In image-generating apparatus for nuclear magnetic resonance technology, particularly for zeugmatography, a gradient field coil system is arranged on a rotation-symmetrical support body for producing in the imaging area a largely constant field gradient Gz =δBz /δz. This substantially constant field gradient is produced by a respective pair of toroidal individual coils which are at least approximately symmetrical to the x-y plane through the center of the imaging area and which extends in a direction perpendicular to the z-axis. Current flows in opposite directions through the toroidal coils of the pair. A further set of individual coils is arranged substantially symmetrically with respect to the plane of symmetry for generating field gradient Gx =δBz /δx in the x-direction, which field gradient is essentially constant in the imaging area, and at least a still further set of individual coils for generating a corresponding field gradient Gy =δBz /δy in the y-direction. Such a gradient coil system is described in DE-OS No. 28 40 178.

In the field of medical diagnostics, imaging methods have been proposed wherein an image similar to an x-ray tomogram is constructed by numerical or measurement analysis of integrated proton resonance signals from the spatial spin density and/or relaxation time distribution of a human body to be examined. The corresponding method is also known as "zeugmatography" or nuclear spin tomography. See: "Nature", volume 242 1973, pages 190 to 191.

According to the known methods of nuclear spin tomography, three different kinds of coil systems are required, in principle. One magnet is required to generate a stationary base field Bz which must be as homogeneous as possible and have an order of magnitude of between 0.05 to 0.5 Tesla. Magnetic field Bz is assumed to be oriented, for example, in the z-direction of an orthogonal x, y, z coordinate system. Moreover, the z-direction is the examination axis along which a body, particularly a human body to be examined, is placed in the magnetic field. The coordinate origin is to be situated in the imaging, or examination region. Furthermore, a high-frequency coil arrangement is to be provided for the corresponding precession frequency of the nuclear spin to be considered, in order to excite the nuclear spin, and optionally, to receive the induction signals. If the high-frequency coil arrangement is used for detecting these signals, a separate receiving coil system may also be provided. Finally, a system of gradient coils is needed which generate a preferably orthogonal set of supplementary fields Gz =δBz /δz; Gx =δ Bz /δx; and Gy 32 δBz /δy. These supplementary fields are small in comparison with the base field Bz which is oriented in the z-direction. Only the gradient fields which are switched on in the predetermined sequence permit a distinction in the location due to the shape of the precession frequency of the nuclei. See, for example, "Journal of Magnetic Resonance", volume 18, 1975, pages 69 to 83; volume 29, 1978, pages 355 to 373.

If the gradients Gx, Gy, and Gz in an imaging region are not constant to a high degree, but are still functions of the location itself, blurred, distroted, and artificial images are generated. Linearity of the gradient fields and the constancy of their derivatives Gx, Gy, and Gz in the imaging region are therefore an essential condition for high image quality of nuclear spin tomographic apparatus.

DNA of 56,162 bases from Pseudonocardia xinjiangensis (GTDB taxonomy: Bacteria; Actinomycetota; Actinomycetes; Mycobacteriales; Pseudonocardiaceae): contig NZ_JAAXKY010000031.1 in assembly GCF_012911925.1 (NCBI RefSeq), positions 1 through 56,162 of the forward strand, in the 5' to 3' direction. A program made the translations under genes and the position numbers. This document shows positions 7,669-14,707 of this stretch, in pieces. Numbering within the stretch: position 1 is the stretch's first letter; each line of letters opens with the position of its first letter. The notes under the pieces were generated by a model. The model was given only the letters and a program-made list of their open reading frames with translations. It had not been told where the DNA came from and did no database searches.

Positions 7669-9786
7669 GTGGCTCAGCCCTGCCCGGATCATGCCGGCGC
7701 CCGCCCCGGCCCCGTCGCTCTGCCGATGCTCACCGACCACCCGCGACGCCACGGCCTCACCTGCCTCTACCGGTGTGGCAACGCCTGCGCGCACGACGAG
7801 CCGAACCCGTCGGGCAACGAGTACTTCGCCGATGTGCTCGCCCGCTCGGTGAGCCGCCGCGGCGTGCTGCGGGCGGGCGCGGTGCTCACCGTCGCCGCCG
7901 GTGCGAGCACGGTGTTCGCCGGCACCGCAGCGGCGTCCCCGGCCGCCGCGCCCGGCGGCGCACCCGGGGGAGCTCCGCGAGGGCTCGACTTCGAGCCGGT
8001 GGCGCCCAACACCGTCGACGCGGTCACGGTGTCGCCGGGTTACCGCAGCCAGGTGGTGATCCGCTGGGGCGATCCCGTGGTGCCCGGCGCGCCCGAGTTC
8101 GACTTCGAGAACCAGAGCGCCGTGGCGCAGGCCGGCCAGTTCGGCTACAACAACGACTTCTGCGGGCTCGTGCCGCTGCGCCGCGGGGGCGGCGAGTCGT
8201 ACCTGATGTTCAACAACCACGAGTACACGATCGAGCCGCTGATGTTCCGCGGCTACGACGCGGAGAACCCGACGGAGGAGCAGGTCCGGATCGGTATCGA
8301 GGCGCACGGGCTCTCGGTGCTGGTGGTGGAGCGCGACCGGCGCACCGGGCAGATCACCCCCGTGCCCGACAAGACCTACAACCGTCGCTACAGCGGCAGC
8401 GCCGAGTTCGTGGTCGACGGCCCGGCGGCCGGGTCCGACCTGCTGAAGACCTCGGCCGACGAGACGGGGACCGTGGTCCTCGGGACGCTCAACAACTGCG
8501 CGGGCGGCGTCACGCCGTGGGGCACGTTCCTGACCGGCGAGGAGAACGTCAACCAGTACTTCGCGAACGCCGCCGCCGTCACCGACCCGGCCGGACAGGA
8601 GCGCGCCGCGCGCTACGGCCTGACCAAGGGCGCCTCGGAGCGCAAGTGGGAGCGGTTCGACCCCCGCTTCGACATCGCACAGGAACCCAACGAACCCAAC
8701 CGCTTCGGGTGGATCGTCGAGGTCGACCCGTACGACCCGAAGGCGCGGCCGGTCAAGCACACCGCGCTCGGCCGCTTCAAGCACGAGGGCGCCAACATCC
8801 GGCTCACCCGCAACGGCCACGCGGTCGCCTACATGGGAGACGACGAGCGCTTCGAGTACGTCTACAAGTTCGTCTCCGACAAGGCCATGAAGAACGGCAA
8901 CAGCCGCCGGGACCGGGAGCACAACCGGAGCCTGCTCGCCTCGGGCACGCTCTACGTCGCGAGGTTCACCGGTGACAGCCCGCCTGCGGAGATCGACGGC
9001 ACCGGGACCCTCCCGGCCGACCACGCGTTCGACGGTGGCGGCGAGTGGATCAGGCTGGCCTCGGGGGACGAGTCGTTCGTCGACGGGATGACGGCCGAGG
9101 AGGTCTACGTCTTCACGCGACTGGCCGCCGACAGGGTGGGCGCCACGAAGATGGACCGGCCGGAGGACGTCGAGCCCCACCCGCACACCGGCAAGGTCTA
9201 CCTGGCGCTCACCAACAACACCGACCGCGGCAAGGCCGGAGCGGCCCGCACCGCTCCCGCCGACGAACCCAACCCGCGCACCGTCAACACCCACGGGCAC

Generally, the three gradients can be generated by magnetic quadrupoles. The fact that the coils for generating the gradients must be arranged inside the base field magnet must be taken into consideration in the design of nuclear spin resonance apparatus. Thus, sufficient space must be left for placing the human body to be examined.

An analytic derivation of the geometry of such coil systems can be obtained from the U.S. Pat. No. 3,569,823. Thus, the coils in the coil system are to produce a magnetic field which is developed into spherical functions which are as pure as possible. It is assumed here that the field-generating conductors are arranged on the outside and/or inside cylindrical surfaces of a hollow cylindrical support body. In such an arrangement, disturbances of the main spherical functions which are generated by the finite length of the conductors and their locations are analytically minimized.

The hollow cylindrical support body with the corresponding gradient coils can be inserted into a field magnet having an axis which coincides with the axis of the base magnet and which points, for example, in the z-direction of an orthogonal x, y, z coordinate system. The z-gradient Gz is generated by two ring coils through which current flows in opposite directions. In order to generate the x-gradient Gx two saddle-shaped coil pairs are placed on the support body. For the y-gradient Gy, a corresponding system of four saddle-shaped coils is provided which are arranged opposite to the x-gradient coils either on the outer or inner cylindrical surfaces of the cylindrical support body, shifted by 90° in the circumferential direction. The two pairs of individual coils of each coil set are arranged symmetrically with respect to an x-y plane which is oriented perpendicularly to the cylinder axis and extends through the center of the imaging region.

This linearity requirement can be met to a high degree by the coil arrangement described in the aforementioned DE-OS No. 28 40 178 or the published European Patent Application EP No. 21 531 A1. To this end, the gradient coil system of the known magnet coil arrangement is not arranged on a hollow cylindrical support body, but rather on a support body having a spherical shape. The examination axis corresponds to the axis of rotation of the support body, and extends in the z-direction of an orthogonal x, y, z coordinate system where the coordinate origin is placed in the center of the examination or imaging region. Instead of utilizing two toroidal individual coils for generating the field gradient Gz in accordance with U.S. Pat. No. 3,569,823, a pair of toroidal individual coils is arranged at least substantially symmetrical with respect to the x-y plane through the center of the imaging region. The direction of current flow in the individual coils of one pair is opposed to the current flow direction in the individual coils of the other pair. In this arrangement, each of the z-gradient coils must have the same number of turns.